A neuroma is a growth or tumor of nerve tissue. The term is also used commonly to refer to swelling of any nerve in the ball of the foot.
Morton's Neuroma is a painful condition affecting the ball of your foot, most commonly the area between the third and fourth toes. It may feel as if you are standing on a pebble, or a fold in your sock. Morton's Neuroma involves a thickening of the tissue around the nerves leading to your toes causing a sharp, burning pain in the ball of your foot. This may cause your toes to burn, sting or feel numb.
High-heeled shoes have been linked to the development of this condition, and many people experience relief when switching to lower heeled shoes with wider toe boxes. Sometimes corticosteroid injections or surgery may be needed.
Achilles Tendonitis is a common condition that causes pain in the back of the leg, near the heel. The Achilles tendon is the largest tendon in the human body, connecting your calf muscles to your heel bone and is used when running, walking or jumping. Although the Achilles Tendon can withstand a great amount of stress it is also prone to tendonitis, a condition associated with overuse and degeneration.
Tendonitis is the inflammation of a tendon, and a response to injury or disease. It can often cause swelling, pain and irritation, and there are two types which can affect the Achilles Tendon depending on the area inflamed.
Noninsertional Achilles Tendonitis affects fibers in the middle portion of the tendon that have begun to break down with small tears, causing them to swell and thicken. This form of tendonitis is more often found in younger, active people.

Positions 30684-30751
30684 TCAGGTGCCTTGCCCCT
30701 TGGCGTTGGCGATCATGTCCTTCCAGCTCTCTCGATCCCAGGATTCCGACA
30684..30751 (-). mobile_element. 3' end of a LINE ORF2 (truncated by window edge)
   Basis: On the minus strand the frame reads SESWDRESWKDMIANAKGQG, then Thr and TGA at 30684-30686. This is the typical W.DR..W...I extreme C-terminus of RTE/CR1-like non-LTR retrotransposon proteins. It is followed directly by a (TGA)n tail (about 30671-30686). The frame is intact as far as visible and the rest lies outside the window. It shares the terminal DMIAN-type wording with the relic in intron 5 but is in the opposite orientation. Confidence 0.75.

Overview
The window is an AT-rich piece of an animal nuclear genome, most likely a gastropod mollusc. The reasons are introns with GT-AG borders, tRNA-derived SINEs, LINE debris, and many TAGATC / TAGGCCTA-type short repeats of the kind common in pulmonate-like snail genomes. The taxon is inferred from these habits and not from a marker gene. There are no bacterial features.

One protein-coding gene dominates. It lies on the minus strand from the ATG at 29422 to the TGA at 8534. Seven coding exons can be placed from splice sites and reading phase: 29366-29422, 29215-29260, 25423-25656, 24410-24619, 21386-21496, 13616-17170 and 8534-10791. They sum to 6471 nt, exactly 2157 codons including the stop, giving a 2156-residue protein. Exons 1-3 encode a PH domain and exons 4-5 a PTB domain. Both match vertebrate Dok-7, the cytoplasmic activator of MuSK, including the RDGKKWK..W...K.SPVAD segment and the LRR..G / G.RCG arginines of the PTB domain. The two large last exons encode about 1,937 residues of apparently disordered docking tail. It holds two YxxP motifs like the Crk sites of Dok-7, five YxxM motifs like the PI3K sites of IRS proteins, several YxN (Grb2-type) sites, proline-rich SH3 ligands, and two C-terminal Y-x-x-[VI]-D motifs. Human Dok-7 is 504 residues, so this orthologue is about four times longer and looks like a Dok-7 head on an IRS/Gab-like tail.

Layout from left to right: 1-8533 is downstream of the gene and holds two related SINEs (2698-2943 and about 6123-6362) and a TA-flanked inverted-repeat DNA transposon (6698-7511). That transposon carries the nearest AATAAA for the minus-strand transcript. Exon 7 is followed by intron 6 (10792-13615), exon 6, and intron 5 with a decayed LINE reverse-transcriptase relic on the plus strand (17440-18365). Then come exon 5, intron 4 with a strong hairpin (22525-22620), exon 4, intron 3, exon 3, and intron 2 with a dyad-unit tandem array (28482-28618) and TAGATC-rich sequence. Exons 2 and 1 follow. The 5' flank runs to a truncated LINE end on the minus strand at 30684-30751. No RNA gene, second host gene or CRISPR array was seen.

Insertional Achilles Tendonitis involves the lower portion of the heel, where the tendon attaches to the heel bone. In both insertional and noninsertional Achilles Tendonitis, damaged fibers may also calcify (harden). Bone spurs are often found with insertional tendonitis. Unlike noninsertional tendonitis, this may occur at any time and in patients who are not active.
Heel spurs and pain are both often associated with plantar fasciitis, which is an inflammation of the fibrous connective tissue (fascia) found along the bottom (plantar surface) of the foot, from the heel to the ball of the foot. Athletes who run and jump often can commonly develop this.
Plantar fasciitis occurs when the plantar fascia is strained beyond its normal extension, causing the fibers of the fascia to tear or stretch. This causes inflammation, pain, and at times the growth of a bone spur where the plantar fascia attaches to the heel bone. Inflammation can be aggravated by shoes lacking appropriate support (especially in the arch area), and by the chronic irritation that can accompany an athletic lifestyle.
How can I prevent heel pain?
The following steps can be taken to accompany heel pain and the conditions mentioned above:
- Wear well-fitting shoes, and have shock-absorbent soles, rigid shanks, and supportive heel counters.
- Wear proper shoes for each activity.
- Do not wear shoes with heavy wear on the heels or soles.
- Prepare properly before exercising; Warm up and do stretching exercises before and after exercising.
- Pace yourself when participating in athletic activities.
- Rest and maintain good nutrition.
How do we treat heel pain?
Our approach is to offer both surgical and non-surgical treatment options for our patients with a heavy emphasis on the conservative approach. We offer laser therapy for these types of foot pain. Laser therapy is FDA approved and most patients describe it as very soothing.